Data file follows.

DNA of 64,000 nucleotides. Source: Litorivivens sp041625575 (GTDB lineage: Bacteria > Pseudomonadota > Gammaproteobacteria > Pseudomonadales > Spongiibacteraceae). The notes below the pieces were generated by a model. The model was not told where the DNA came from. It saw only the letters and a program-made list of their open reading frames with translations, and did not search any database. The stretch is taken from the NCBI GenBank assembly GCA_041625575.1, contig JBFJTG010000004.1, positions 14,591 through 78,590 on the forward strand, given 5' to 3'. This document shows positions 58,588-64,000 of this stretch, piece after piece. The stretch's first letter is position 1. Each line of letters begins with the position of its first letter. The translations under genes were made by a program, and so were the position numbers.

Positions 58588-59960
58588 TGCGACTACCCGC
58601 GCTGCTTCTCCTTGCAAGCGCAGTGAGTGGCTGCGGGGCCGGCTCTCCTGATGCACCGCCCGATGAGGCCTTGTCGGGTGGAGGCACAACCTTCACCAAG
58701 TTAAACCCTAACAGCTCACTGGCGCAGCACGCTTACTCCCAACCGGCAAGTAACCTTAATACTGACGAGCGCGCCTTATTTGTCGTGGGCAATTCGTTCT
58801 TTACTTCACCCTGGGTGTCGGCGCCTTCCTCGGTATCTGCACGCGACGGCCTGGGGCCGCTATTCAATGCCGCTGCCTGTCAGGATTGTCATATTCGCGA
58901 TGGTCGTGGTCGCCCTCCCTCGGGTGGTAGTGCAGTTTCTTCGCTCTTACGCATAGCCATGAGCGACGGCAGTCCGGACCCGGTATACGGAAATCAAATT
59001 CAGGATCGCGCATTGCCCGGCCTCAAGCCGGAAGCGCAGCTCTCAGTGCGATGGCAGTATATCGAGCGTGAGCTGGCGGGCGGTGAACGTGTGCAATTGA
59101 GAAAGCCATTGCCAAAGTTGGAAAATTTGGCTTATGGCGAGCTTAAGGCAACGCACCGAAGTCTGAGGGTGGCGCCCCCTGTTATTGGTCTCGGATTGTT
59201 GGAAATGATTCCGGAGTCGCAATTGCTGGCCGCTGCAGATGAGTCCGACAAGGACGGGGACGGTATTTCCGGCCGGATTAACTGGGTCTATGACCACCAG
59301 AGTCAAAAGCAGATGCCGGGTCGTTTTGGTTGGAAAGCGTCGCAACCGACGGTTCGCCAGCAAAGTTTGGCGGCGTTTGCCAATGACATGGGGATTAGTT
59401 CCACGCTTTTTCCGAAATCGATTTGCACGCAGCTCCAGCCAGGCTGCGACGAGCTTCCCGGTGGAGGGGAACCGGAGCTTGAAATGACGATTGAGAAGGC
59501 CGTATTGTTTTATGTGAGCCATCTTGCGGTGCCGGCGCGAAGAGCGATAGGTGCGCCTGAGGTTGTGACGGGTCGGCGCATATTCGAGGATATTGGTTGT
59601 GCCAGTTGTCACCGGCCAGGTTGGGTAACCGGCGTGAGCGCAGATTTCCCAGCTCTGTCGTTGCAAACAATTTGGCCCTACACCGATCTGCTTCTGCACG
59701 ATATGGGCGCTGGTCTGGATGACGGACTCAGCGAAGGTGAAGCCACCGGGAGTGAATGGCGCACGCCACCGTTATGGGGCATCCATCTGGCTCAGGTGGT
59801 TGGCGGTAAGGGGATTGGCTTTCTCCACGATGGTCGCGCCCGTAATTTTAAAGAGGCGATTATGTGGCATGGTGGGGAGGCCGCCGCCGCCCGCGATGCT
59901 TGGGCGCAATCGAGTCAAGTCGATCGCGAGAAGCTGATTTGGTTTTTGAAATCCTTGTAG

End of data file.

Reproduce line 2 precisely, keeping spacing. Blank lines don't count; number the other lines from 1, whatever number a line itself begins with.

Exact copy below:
Positions 58588-59960